Sept. 22 (UPI) -- The Equal Employment Opportunity Commission filed a lawsuit Saturday alleging that Walmart has violated federal law by discriminating against pregnant workers.
Pregnant employees were not given the chance to participate in a company program that allowed light-duty lifting while other workers with lifting restrictions were accommodated at Walmart's distribution center in Menomonie, Wisconsin, EEOC's lawsuit alleges.
"What our investigation indicated is that Walmart had a robust light duty program that allowed workers with lifting restrictions to be accommodated," said Julianne Bowman, the EEOC's district director in Chicago who managed the federal agency's pre-suit administrative investigation. "But Walmart deprived pregnant workers of the opportunity to participate in its light duty program. This amounted to pregnancy discrimination, which violates federal law."
The case has been assigned to U.S. District Judge Barbara B. Crabb, an EEOC statement said.
The suit was filed on behalf of Alyssa Gilliam, who worked at Walmart's center in Menomonie, Wis., and other pregnant employees from 2014 to 2017, a copy of the lawsuit obtained by NPR said.
It seeks "back pay, compensatory and punitive damages," and other "non-monetary" corrective practices.
Gilliam requested light duty transfer after she became pregnant in 2015, but the company denied it, continuing to require her to lift heavy items.
Because her request was not accommodated, she "had to take intermittent leave," and transfer to a part-time job, so she could "lift fewer hours per week," the lawsuit said.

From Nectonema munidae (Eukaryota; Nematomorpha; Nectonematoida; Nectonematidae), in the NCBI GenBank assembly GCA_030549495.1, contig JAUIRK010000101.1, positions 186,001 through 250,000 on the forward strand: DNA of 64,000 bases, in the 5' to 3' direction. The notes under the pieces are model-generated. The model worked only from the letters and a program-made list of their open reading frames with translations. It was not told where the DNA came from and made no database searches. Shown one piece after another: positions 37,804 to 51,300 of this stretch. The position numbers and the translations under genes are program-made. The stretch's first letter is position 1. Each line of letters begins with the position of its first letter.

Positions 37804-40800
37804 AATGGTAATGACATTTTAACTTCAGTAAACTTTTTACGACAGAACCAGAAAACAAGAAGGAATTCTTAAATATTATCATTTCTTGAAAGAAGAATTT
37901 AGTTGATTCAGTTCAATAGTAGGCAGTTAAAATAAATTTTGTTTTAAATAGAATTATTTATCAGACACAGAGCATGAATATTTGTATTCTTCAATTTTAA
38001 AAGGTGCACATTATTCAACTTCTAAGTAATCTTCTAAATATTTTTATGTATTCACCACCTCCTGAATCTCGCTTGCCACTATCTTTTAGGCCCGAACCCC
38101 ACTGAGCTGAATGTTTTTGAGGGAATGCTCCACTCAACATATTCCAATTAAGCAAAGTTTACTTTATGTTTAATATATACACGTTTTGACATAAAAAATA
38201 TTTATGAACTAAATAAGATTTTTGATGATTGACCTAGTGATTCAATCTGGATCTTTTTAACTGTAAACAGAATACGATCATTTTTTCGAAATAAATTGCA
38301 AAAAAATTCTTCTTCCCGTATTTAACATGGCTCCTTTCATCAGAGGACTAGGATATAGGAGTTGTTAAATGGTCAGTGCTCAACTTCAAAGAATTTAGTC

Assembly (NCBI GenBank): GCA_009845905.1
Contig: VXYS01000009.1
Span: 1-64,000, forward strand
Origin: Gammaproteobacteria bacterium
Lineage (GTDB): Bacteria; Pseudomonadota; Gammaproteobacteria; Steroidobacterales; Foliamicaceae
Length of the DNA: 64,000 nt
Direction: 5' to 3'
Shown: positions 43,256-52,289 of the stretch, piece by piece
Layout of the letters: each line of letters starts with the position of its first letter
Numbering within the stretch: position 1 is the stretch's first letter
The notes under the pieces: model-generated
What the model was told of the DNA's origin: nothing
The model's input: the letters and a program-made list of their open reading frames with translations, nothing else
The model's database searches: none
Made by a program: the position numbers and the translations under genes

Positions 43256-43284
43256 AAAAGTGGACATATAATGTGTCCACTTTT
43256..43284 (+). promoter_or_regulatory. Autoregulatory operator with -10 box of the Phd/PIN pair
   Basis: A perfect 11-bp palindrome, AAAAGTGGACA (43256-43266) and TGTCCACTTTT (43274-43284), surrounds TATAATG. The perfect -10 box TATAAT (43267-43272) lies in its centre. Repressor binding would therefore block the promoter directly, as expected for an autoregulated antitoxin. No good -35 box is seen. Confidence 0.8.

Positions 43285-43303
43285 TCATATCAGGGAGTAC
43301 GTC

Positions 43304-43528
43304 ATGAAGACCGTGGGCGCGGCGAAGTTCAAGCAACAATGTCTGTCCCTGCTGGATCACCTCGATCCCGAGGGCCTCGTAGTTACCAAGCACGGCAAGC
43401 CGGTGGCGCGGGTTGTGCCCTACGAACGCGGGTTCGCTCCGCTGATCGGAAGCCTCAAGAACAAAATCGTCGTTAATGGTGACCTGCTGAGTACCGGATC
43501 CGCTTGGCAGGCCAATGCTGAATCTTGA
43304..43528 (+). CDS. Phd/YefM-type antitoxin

As a result, she lost her benefits and received a cut in pay.
Meanwhile, non-pregnant employees with similar lifting restrictions were accommodated, the suit said.
Walmart said in a response it doesn't accept workplace discrimination.
"Walmart is a great place for women to work. We do not tolerate discrimination, and we support our associates by providing accommodations every day across all of our stores, clubs, distribution centers and offices," the company said in a statement. "This case is not suitable for class treatment, and we deny the allegations.
"Our accommodations policy has been updated a number of times over the last several years and our policies have always fully met or exceeded both state and federal law and this includes the Americans with Disabilities Act and the Pregnancy Discrimination Act. We plan to defend the company."